Do you know anyone like that, a person who knows God’s expectations? That person might have even read the Bible from cover to cover, but doesn’t live it out. There’s no obedience, and therefore no joy. I am fairly clear on what God wants us to be doing: Take care of the earth’s resources. Feed the hungry. Visit the prisoner. Clothe the naked. Tend to those in need. Stand up for those who have no voice. Bring those on the margins to the center of the action. Live lives of peace and compassion.  Doing these things can bring great joy.

3. Choose joy by trading sorrows

There is something to be said for disciplining ourselves to be positive in the midst of life’s difficulties. I read a story about Gary -- the kind of guy you love to hate. He is always in a good mood and always has something positive to say. When someone would ask him how he was doing, he would reply, “If I were any better, I would be twins!” He was a natural motivator. If an employee was having a bad day, Gary was there telling the employee how to look on the positive side of the situation. Seeing this managerial style, a curious observer approached Gary and said, “I don’t get it! You can’t be a positive person all of the time. How do you do it?” Gary replied, “Each morning I wake up and say to myself, ‘Gary, you have two choices today. You can choose to be in a good mood or you can choose to be in a bad mood. I choose to be in a good mood. Each time something bad happens, I can choose to be a victim or I can choose to learn from it. I choose to learn from it . . . Life is all about choices . . . You choose how you react to situations . . . The bottom line: It’s your choice how you live life.”

Several years later, Gary did something you are never supposed to do: he left the back door of his business open one morning and was held up at gun point by three armed robbers. While trying to open the safe, his hand slipped off the combination. The criminals panicked and shot him. Luckily, Gary was found quickly and rushed to the local trauma center. After 18 hours of surgery and weeks of intensive care, they released Gary from the hospital. About six months after the accident, when people asked him how he was, Gary replied, “If I were any better, I’d be twins. Wanna see my scars?” Someone asked him what went through his mind as the robbery took place. Gary replied. “The first thing that went through my mind was that I should have locked the back door. Then, as I lay on the floor, I remembered that I had two choices: I could choose to live or I could choose to die. I chose to live . . . When they wheeled me into the ER and I saw the expressions on the faces of the doctors and nurses, I got really scared. In their eyes I read, ‘He’s a dead man.’ I knew I needed to take action. There was a big burly nurse shouting questions at me. She asked if I was allergic to anything. ‘Yes,’ I replied. The doctors and nurses stopped working as they waited for my reply. I took a deep breath and yelled, ‘I’m allergic to bullets!’ Over their laughter, I told them, ‘I am choosing to live. Operate on me as if I am alive, not dead.’ Gary lived thanks to the skill of his medical team, but also because of his amazing attitude.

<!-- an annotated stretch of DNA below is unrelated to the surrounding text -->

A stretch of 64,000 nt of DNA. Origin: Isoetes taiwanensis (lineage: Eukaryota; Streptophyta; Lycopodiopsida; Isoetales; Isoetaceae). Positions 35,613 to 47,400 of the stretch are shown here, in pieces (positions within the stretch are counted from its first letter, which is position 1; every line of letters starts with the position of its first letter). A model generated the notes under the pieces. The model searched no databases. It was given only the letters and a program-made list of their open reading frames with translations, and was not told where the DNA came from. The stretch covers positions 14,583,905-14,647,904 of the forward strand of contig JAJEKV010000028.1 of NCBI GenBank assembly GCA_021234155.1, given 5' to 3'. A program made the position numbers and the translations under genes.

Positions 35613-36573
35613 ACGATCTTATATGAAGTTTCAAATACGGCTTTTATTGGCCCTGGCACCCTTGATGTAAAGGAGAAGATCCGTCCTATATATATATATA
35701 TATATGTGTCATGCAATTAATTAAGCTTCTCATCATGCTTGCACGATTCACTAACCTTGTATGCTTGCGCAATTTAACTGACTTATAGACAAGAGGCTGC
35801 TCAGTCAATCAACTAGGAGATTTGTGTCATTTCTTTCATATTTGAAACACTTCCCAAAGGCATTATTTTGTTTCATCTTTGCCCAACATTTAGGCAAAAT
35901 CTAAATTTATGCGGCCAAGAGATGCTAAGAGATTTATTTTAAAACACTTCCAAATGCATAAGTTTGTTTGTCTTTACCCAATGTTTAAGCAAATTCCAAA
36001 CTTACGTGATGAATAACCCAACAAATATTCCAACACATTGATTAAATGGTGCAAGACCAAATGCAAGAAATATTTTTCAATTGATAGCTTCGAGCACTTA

Every day we have the choice to live against the odds, and this can bring great joy. This can bring some renewal.

We do not have to live in defeat. We can trade our sorrows for God’s joy. Live with purpose. Do what you love. Choose joy. When enough of us can do this together, maybe we will find some of the renewal we want to see.

I’d like to leave you with an excerpt from a letter by Fra Giovanni Giocondo . Giovanni was an architect, engineer, and classical scholar who was born in Verona around 1433 and died in 1516. This letter was written to a friend on Christmas Eve, 1513. It’s words are ancient but still meaningful.
I salute you! There is nothing I can give you which you have not; but there is much, that, while I cannot give, you can take.

No Heaven can come to us unless our hearts find rest in it today. Take Heaven.

No peace lies in the future which is not hidden in this present instant. Take peace.

The gloom of the world is but a shadow; behind it, yet, within our reach, is joy. Take joy.
God is making all things as new. We might not see it, but we may need to affirm it anyway. God is making all things new, and God can use us to help make it happen. In the face of the worst this world has to offer, may we all find a way to take some joy and know the unity of heaven on earth, here and now.